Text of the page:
Congress is currently debating a bill to disapprove the Iran nuclear deal and working to put together a Continuing Resolution (CR) to keep the government running after September 30. Both of these issues are staring at a deadline that requires immediate action. Congress has until September 17 to act to either approve or disapprove the Iran nuclear deal. And, of course, funding for the federal government runs out at midnight September 30 unless Congress either passes and president signs all FY2016 appropriations bills or enacts a CR to extend funding into FY2016.
Even if Congress does overcome strong Republican resistance to funding Planned Parenthood and passes a CR before September 30 that extends government funding for a few months, it still has to complete action on all 12 FY2016 appropriations bills, either individually or grouped in mini-omnibus bills, or in one omnibus bill takes. This will take time and hard bargaining, not only among Republicans and Democrats, but with the While House. Complicating this bargaining will be a number of highly-charged political obstacles.
First efforts by Republicans to defund Planned Parenthood movement are not going away. Led by Sen. Ted Cruz (R-TX), a number of Republicans will try to force a defunding provision in any final deal on appropriations. But, if the president receives a bill that excludes funding for Planned Parenthood he will surely veto it.
Second, Senate Democrats have been urging Republicans to negotiate a new budget deal that changes sequestration (automatic across-the-board cuts). Seeing no progress toward budget discussions, Democrats have blocked action to proceed on any appropriations bill in the Senate until budget talks begin.
Complicating any action to change sequestration is a strong desire among most Republicans and some Democrats to increase defense spending. The House-passed FY2016 Defense Appropriations bill adds about $38 billion to defense base budget requirements by including that amount in funding for Overseas Contingency Operations (OCO). This mechanism would get around defense funding caps set in the Budget Control Act.
The White House and Democrats argue that including the additional base budget funding in OCO is bad defense budgeting, does nothing to address sequestration, and could lead to cuts to nondefense programs. The White House has threatened a presidential veto of any bill that increases defense funding at the expense of nondefense programs.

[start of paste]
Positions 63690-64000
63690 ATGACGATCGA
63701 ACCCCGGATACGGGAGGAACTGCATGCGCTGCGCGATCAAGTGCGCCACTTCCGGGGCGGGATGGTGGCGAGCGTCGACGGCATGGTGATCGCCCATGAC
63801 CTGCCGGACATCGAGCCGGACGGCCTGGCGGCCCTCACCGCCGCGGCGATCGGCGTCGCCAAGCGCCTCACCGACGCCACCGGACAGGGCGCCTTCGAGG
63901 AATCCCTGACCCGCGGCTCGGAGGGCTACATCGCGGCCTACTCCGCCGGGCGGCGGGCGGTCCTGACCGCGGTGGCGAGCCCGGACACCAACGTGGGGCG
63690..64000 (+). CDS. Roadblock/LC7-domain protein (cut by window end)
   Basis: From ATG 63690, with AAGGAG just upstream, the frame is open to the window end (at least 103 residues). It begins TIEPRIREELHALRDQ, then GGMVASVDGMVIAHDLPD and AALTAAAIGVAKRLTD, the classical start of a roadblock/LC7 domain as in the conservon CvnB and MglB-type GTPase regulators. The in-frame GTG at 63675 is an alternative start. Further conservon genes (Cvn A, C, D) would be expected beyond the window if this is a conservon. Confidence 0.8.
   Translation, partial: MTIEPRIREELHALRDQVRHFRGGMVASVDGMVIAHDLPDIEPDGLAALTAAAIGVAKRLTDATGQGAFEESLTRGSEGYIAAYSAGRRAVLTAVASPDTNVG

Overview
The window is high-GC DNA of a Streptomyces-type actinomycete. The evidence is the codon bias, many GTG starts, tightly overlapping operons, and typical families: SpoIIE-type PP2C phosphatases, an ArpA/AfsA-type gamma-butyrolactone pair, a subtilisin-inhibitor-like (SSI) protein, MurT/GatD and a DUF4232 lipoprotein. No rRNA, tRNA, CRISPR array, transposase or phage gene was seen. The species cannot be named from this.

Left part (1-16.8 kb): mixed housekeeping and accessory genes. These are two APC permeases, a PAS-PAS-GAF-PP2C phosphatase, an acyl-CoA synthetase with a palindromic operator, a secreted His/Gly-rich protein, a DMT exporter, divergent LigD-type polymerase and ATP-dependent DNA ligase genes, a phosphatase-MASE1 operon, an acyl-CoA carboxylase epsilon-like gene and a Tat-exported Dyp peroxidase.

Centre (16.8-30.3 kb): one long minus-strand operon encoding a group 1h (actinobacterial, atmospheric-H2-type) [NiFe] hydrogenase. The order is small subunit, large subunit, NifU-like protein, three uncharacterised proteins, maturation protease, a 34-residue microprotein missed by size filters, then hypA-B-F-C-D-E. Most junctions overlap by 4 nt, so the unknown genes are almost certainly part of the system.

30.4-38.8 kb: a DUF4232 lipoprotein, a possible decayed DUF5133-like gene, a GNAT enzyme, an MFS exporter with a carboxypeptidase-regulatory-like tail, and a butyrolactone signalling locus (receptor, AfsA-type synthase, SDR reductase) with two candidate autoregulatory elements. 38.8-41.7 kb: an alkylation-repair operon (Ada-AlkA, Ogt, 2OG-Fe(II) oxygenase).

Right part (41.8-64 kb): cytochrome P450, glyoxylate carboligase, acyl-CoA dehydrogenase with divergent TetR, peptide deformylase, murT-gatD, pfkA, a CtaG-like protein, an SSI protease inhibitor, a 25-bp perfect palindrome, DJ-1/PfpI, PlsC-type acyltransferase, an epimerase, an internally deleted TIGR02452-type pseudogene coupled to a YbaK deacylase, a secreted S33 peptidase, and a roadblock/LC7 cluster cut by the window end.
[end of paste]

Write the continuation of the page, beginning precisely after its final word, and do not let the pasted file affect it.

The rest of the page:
Congress must also complete action on the FY2016 Defense Authorization bill. The House and Senate have passed their versions of the bill and appear close to completing the conference resolving the differences between the two bills. The major issues to be resolved are TRICARE co-pays, changes to the military retirement system, and provisions regarding prisoners in Guantanamo Bay. Both the House Armed Services Committee chairman Rep. Mac Thornberry (R-TX) and Senate Armed Services Committee chairman Sen. John McCain (R-AZ) have expressed confidence that they can finish the conference soon.
Other unfinished legislative items include the Highway and Transit and Federal Aviation Administration (FAA)reauthorization bills. Before leaving for recess, the House and Senate agreed on a three-month extension (until October 29) of the highway bill after the House refused to take up the Senate-passed 6-year reauthorization that included controversial measures to reauthorize the Export-Import Bank. The FAA authorization will expire on September 30. Congress is expected to extend authorization for six to nine months to allow time to work our differences between the House and Senate.
Before the end of the year Congress will also have to deal with increasing the debt. Action on the debt ceiling had been expected in October, but, according to the Congressional Budget Office (CBO), improvement in the FY2015 deficit picture means that Congress will have until late November or early December to act (when Treasury will run out of so-called “extraordinary cash management measures”).
And, in what has become an annual ritual, Congress will have to address some 50 expiring tax credits (so-called tax extenders) that will expire on December 31. These tax credits include individual tax deductions, business incentives (e.g. research and development credits), and energy tax credits. For a number of years Congress has routinely extended these tax credits for only a year. This year Congress will probably extend the credits through FY2016.